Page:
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  <title>javax.sql.rowset.spi</title>

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The standard classes and interfaces that a third party vendor has to
use in its implementation of a synchronization provider. These classes and
interfaces are referred to as the Service Provider Interface (SPI). A vendor may
have its implementation included on the JDBC web page that lists available
<code>SyncProvider</code> implementations by sending email to <code>jdbc@sun.com</code>.
Doing this helps make developers aware of the implementation. To make it possible
for a <code>RowSet</code> object to use an implementation, the vendor must register
it with the <code>SyncFactory</code> singleton. (See the class comment for
<code>SyncProvider</code> for a full explanation of the registration process and
the naming convention to be used.)

<h2>Table of Contents</h2>
<ul>
<li><a href="#pkgspec">1.0 Package Specification</a>
<li><a href="#arch">2.0 Service Provider Architecture</a>
<li><a href="#impl">3.0 Implementer's Guide</a>
<li><a href="#resolving">4.0 Resolving Synchronization Conflicts</a>
<li><a href="#relspec">5.0 Related Specifications</a>
<li><a href="#reldocs">6.0 Related Documentation</a>
</ul>

<h3><a id="pkgspec">1.0 Package Specification</a></h3>
<P>
The following classes and interfaces make up the <code>javax.sql.rowset.spi</code>
package:
<UL>
  <LI><code>SyncFactory</code>
  <LI><code>SyncProvider</code>
  <LI><code>SyncFactoryException</code>
  <LI><code>SyncProviderException</code>
  <LI><code>SyncResolver</code>
  <LI><code>XmlReader</code>
  <LI><code>XmlWriter</code>
  <LI><code>TransactionalWriter</code>
</UL>
The following interfaces, in the <code>javax.sql</code> package, are also part of the SPI:
<UL>
  <LI><code>RowSetReader</code>
  <LI><code>RowSetWriter</code>
</UL>
<P>
A <code>SyncProvider</code> implementation provides a disconnected <code>RowSet</code>
object with the mechanisms for reading data into it and for writing data that has been
modified in it
back to the underlying data source.  A <i>reader</i>, a <code>RowSetReader</code> or
<code>XMLReader</code> object, reads data into a <code>RowSet</code> object when the
<code>CachedRowSet</code> methods <code>execute</code> or <code>populate</code>
are called.  A <i>writer</i>, a <code>RowSetWriter</code> or <code>XMLWriter</code>
object, writes changes back to the underlying data source when the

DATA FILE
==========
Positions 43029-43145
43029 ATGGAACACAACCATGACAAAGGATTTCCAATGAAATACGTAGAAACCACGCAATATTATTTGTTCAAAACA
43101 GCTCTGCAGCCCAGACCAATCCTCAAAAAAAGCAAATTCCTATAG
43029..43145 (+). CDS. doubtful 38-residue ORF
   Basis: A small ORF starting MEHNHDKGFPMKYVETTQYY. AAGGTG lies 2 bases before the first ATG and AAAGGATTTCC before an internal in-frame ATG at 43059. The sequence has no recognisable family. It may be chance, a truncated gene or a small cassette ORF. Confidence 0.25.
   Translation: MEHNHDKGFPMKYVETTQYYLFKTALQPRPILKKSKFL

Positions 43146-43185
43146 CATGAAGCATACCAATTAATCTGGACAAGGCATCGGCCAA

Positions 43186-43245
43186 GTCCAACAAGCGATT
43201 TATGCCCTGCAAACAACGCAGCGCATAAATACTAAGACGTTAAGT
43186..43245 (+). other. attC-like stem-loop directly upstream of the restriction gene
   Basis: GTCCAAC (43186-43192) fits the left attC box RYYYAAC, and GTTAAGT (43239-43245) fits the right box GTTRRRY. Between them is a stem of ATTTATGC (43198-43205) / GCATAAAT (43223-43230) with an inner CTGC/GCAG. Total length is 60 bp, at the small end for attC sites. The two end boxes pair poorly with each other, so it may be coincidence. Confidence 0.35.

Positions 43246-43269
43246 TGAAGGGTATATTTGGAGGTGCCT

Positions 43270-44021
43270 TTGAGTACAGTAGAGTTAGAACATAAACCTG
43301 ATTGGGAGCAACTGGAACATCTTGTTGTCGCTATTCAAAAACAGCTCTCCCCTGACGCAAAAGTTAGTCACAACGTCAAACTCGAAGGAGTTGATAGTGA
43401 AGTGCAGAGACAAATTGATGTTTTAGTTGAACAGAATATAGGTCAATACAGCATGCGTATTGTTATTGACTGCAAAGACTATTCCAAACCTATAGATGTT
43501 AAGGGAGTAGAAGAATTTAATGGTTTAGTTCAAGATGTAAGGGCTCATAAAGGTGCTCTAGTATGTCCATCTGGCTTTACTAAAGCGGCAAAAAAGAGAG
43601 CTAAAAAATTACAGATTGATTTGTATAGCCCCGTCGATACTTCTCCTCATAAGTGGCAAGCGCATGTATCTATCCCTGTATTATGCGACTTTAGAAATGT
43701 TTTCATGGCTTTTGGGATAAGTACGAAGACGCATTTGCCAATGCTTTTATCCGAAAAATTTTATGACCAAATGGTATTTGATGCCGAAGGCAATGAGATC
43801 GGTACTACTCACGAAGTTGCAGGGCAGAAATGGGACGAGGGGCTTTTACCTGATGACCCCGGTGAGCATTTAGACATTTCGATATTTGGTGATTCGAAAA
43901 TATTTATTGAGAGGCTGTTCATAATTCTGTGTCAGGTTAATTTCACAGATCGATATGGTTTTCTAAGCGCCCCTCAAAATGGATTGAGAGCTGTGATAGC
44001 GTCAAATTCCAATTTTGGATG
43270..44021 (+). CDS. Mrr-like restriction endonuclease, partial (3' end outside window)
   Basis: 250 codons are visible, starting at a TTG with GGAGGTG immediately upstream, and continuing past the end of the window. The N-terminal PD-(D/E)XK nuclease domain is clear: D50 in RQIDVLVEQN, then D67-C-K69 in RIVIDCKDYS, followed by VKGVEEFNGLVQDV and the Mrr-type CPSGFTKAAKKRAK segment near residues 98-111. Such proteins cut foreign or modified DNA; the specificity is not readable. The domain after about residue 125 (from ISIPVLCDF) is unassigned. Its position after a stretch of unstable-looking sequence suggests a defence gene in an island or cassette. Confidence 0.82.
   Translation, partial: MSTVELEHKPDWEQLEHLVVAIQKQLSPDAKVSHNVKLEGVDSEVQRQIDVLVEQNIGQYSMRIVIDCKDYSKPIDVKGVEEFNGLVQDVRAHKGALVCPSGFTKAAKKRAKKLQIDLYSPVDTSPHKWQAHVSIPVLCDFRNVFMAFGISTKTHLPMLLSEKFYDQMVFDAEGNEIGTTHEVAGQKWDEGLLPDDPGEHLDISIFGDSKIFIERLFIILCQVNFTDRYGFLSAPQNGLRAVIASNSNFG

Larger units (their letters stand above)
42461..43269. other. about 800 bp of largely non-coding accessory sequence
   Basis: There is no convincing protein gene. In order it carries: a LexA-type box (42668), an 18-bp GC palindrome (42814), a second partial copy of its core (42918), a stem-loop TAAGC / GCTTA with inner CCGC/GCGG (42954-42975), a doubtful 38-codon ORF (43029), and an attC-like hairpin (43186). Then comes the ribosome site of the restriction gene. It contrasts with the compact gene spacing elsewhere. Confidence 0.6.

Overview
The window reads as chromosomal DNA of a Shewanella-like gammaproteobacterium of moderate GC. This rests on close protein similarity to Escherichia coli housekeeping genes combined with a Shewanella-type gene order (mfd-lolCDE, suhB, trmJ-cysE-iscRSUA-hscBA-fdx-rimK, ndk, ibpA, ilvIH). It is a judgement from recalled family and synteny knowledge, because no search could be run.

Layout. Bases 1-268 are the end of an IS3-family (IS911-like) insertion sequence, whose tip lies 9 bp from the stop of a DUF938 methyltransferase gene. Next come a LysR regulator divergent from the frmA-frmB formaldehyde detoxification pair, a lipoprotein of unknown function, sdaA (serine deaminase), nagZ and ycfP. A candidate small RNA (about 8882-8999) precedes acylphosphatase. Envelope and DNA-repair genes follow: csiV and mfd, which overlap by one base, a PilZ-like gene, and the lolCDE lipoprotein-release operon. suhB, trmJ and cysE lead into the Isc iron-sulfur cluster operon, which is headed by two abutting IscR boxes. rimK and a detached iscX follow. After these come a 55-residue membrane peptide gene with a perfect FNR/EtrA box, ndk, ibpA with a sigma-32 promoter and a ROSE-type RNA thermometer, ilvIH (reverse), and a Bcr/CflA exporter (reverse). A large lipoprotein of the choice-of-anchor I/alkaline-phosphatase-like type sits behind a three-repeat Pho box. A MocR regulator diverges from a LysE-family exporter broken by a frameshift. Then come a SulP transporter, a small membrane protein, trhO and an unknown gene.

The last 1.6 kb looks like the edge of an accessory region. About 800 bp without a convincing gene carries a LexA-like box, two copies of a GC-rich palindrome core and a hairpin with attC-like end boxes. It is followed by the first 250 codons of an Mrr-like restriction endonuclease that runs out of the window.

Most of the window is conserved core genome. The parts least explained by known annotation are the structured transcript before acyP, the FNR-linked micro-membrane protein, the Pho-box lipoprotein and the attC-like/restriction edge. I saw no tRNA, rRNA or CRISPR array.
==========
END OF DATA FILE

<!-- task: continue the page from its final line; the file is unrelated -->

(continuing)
<code>CachedRowSet</code> method <code>acceptChanges</code> is called.
<P>
The process of writing changes in a <code>RowSet</code> object to its data source
is known as <i>synchronization</i>.  The <code>SyncProvider</code> implementation that a
<code>RowSet</code> object is using determines the level of synchronization that the
<code>RowSet</code> object's writer uses. The various levels of synchronization are
referred to as <i>grades</i>.
<P>
The lower grades of synchronization are
known as <i>optimistic</i> concurrency levels because they optimistically
assume that there will be no conflicts or very few conflicts.  A conflict exists when
the same data modified in the <code>RowSet</code> object has also been modified
in the data source. Using the optimistic concurrency model means that if there
is a conflict, modifications to either the data source or the <code>RowSet</code>
object will be lost.
<P>
Higher grades of synchronization are called <i>pessimistic</i> because they assume
that others will be accessing the data source and making modifications.  These
grades set varying levels of locks to increase the chances that no conflicts
occur.
<P>
The lowest level of synchronization is simply writing any changes made to the
<code>RowSet</code> object to its underlying data source.  The writer does
nothing to check for conflicts. 
If there is a conflict and the data
source values are overwritten, the changes other parties have made by to the data
source are lost. 
<P>
The <code>RIXMLProvider</code> implementation uses the lowest level 
of synchronization and just writes <code>RowSet</code> changes to the data source.
This is true because  typically XML data sources do not enable transaction
techniques for maintaining the integrity of data. However, specific standards
groups have considered offering XML-based synchronization.  For details, see
<PRE>
     <a href="http://www.syncml.org">http://www.syncml.org</a>
</PRE>
<P>
For the next level up, the
writer checks to see if there are any conflicts, and if there are,
it does not write anything to the data source.  The problem with this concurrency
level is that if another party has modified the corresponding data in the data source
since the <code>RowSet</code> object got its data,
the changes made to the <code>RowSet</code> object are lost. The